Filtering tables by key values that the user can change when he presses a buttons is a very useful task to master. It enables you to temporarily hide records that aren't relevant. I find that clients would much rather do this than a find + an omit + a Replace operation. It's faster and there is less opportunity for error. Filtering drop down lists by a relationship or comparing a value entered to an aggregate of the values previously entered for a field can also be helpful. In my solution, I use these techniques to prevent employees from logging hours on jobs that have been completed and to prevent managers from assigning duplicate check numbers to payroll record, resepectively.
As for working with external sources. Sure, you can do that with FileMaker. I've done it myself often enough. I've even built solutions where FileMaker is used merely as a front end for a SQL database, or to catalog and browse hosted media files through the web viewer control. But, before you link to something like an excel spreadsheet, you should take a hard look at whether it wouldn't be better to replace the spreadsheet with a table in FileMaker. My rule of thumb is to always try things the simplest way first and to always try to use just the features in FileMaker unless there is a compelling need to do otherwise.
TaylorSharpe has a very good idea for databases.
For FileMaker based databases you were on the right track with "File>Manage Database" and "File>Manage>External Data Sources".
Whenever you make a new database file (not the master) you go to "Manage Database" then the "Relationships" tab.
In the bottom left there is the Add Table button, where you can choose the "Data Source" master file. If the master file is not there you can add a "data source" from the dropdown.
After the master files is added the tables should appear.
Add the table that you want that database (or department) to have.
Then you can make layouts based on those Table Occurences.
If you need help with any of that let me know.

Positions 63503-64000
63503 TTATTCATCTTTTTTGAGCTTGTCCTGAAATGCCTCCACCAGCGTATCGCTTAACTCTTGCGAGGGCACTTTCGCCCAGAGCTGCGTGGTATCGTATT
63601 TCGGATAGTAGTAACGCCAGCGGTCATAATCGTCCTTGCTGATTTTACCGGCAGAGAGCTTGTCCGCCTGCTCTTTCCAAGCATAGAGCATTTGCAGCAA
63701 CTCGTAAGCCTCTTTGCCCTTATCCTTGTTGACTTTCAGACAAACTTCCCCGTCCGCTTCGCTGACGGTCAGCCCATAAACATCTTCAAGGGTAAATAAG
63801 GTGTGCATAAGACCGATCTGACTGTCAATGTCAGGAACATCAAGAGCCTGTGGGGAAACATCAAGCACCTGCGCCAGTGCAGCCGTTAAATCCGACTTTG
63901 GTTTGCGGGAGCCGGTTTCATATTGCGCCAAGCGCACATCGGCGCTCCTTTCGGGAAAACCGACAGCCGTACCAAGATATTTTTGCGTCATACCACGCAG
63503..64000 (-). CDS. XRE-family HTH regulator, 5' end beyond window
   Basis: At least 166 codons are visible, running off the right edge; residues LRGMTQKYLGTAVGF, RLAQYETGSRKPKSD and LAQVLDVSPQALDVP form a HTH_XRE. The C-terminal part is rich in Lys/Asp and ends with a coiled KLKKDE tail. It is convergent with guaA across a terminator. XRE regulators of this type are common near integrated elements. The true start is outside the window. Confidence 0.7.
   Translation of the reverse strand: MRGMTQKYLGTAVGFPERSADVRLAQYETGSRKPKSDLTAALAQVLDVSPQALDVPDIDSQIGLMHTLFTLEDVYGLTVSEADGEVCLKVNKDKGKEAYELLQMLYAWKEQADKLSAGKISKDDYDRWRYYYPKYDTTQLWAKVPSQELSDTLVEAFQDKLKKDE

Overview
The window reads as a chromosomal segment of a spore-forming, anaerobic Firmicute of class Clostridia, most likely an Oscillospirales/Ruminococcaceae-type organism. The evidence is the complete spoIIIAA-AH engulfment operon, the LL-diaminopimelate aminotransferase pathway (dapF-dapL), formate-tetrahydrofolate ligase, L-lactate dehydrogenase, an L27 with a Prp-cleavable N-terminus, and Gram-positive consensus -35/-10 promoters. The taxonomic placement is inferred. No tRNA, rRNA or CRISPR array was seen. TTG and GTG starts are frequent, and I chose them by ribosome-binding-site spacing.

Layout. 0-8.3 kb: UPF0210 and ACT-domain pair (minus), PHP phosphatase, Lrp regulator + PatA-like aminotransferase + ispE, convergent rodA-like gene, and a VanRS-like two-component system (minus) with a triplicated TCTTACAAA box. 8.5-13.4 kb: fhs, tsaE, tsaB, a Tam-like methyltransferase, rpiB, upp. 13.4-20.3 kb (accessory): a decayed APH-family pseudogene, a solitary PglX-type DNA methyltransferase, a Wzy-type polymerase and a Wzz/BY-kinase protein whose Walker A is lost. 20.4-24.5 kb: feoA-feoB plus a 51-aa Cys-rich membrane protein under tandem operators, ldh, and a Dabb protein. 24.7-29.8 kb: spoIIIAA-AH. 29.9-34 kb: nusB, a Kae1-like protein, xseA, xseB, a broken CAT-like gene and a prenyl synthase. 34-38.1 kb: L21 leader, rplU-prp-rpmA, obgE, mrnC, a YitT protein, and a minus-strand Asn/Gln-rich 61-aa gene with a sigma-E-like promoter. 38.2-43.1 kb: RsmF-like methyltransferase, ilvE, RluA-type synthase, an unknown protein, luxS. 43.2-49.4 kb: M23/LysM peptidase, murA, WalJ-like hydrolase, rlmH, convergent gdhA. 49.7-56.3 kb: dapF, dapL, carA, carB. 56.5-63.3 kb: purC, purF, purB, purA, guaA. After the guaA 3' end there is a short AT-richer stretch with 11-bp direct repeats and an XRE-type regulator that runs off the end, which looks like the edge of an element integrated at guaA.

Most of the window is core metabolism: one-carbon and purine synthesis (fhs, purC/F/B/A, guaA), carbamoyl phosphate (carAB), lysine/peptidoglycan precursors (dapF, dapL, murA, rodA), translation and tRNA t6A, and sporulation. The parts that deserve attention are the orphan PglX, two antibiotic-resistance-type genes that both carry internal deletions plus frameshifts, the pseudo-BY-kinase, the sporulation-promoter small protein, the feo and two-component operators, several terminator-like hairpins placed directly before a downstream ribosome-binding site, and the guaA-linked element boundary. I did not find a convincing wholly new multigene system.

Thanks for all of the replies I really appreciate it!
I had originally had the idea that each department shouldn't see each others data and therefore thought this could only be done by seperating the databases. After re-examinig this with the ammunicition you guys have luckily provided for me I think it will be best bet for me would be to just have one database with permissions set for each department!
I am new to forum: I'm having hard time how to make relationship for two dabase file.
I really appreciate your help and support. Best regards, Rolando
From the first Database you need to go to File>Manage>External Data Sources.
Then Click New -> Then Add File
If it is local find it on your computer. If it Remote, click the Remote button. Click OK and fill everything (like Name) to accept the new data source.
Here's a link to help: http://www.filemaker.com/11help/html/odbc_ess.20.3.html
Once you have sucessfully added a data source you can add it to the current database.
Go to File>Manage Database and the on the top tab go to Relationships.
Then click on the button on the bottom left ot add a table as you normally would.
For the Data Source drop down box. Choose the data source, which then you can add whichever table you want.
(You can actually do this step first, and add the data source once you get to the drop down when adding a new table.)
Then with the new table you can connect to whatever existing table there already is.